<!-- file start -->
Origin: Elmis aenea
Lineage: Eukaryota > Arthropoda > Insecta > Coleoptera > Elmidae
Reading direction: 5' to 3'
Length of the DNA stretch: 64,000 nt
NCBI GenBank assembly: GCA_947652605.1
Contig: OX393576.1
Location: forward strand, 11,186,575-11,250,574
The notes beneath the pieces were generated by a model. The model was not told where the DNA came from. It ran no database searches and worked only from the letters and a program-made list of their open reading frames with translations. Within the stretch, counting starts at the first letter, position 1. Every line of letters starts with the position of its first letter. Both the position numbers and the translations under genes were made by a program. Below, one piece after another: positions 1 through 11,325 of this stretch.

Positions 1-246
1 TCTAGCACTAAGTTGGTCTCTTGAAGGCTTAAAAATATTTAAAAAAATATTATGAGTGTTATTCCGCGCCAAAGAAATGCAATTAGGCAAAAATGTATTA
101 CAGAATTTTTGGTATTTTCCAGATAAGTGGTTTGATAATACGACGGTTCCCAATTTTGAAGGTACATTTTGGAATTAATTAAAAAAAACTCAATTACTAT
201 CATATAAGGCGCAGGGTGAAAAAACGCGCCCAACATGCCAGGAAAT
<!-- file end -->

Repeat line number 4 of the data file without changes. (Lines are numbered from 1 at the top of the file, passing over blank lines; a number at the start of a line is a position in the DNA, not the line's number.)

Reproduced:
Length of the DNA stretch: 64,000 nt